Hard surfaced pavements, which make up about 67 percent of U.S. roads and 70 percent of Washington State roads are typically categorized into flexible and rigid pavements:
- Flexible pavements. Those which are surfaced with bituminous (or asphalt) materials. These types of pavements are called “flexible” since the total pavement structure “bends” or “deflects” due to traffic loads. A flexible pavement structure is generally composed of several layers of materials which can accommodate this “flexing”.
- Rigid pavements. Those which are surfaced with portland cement concrete (PCC). These types of pavements are called “rigid” because they are substantially stiffer than flexible pavements due to PCC's high stiffness.
Each of these pavement types distributes load over the subgrade in a different fashion. Rigid pavement, because of PCC's high stiffness, tends to distribute the load over a relatively wide area of subgrade (Figure 1). The concrete slab itself supplies most of a rigid pavement's structural capacity. Flexible pavement uses more flexible surface course and distributes loads over a smaller area. It relies on a combination of layers for transmitting load to the subgrade (Figure 1). This Guide focuses on flexible pavements.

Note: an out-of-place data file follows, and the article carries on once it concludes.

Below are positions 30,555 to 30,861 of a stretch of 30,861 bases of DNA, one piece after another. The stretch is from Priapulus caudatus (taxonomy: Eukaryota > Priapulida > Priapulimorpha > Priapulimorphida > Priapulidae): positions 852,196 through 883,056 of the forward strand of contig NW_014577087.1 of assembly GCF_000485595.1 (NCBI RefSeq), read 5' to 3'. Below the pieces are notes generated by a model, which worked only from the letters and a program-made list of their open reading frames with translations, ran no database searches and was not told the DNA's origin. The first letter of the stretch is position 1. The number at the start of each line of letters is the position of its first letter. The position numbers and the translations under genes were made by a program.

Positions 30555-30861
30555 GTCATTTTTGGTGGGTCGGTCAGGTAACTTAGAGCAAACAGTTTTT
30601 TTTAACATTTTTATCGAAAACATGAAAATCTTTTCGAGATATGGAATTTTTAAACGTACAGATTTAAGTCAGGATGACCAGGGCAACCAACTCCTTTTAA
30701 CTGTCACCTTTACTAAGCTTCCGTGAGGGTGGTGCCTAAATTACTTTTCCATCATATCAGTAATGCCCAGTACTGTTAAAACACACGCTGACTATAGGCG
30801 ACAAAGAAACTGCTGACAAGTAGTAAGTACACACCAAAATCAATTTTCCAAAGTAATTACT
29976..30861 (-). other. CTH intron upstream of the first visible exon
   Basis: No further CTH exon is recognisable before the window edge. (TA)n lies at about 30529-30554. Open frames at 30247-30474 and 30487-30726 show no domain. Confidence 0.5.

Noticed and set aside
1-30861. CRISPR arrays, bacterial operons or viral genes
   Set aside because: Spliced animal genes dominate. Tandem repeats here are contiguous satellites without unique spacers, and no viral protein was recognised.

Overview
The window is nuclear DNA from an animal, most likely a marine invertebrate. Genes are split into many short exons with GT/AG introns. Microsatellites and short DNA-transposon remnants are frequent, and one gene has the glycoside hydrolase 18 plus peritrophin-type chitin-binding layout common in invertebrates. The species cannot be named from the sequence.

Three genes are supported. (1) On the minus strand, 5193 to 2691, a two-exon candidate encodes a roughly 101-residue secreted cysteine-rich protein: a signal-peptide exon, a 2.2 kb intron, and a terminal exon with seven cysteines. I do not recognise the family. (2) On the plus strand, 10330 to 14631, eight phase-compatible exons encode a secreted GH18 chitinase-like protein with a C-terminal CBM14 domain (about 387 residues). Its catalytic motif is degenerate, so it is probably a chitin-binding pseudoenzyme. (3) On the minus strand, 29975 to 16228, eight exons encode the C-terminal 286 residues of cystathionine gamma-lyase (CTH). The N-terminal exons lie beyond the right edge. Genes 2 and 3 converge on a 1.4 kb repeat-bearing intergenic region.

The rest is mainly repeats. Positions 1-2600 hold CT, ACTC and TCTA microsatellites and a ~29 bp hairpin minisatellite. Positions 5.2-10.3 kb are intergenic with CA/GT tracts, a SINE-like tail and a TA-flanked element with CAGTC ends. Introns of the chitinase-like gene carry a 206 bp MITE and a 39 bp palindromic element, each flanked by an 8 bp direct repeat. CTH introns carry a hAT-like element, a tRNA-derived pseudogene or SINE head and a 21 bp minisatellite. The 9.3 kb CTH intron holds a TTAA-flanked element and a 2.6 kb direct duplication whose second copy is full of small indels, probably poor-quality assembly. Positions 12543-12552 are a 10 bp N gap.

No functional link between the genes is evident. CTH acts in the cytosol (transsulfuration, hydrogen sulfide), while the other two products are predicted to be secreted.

Figure 1: Rigid and Flexible Pavement Load Distribution
In general, both flexible and rigid pavements can be designed for long life (e.g., in excess of 35 years) with only minimal maintenance. Both types have been used for just about every classification of road. Certainly there are many different reasons for choosing one type of pavement or the other, some practical, some economical, and some political. As a point of fact, 95 percent of U.S. paved roads are surfaced with bituminous (asphalt) materials (FHWA 2009).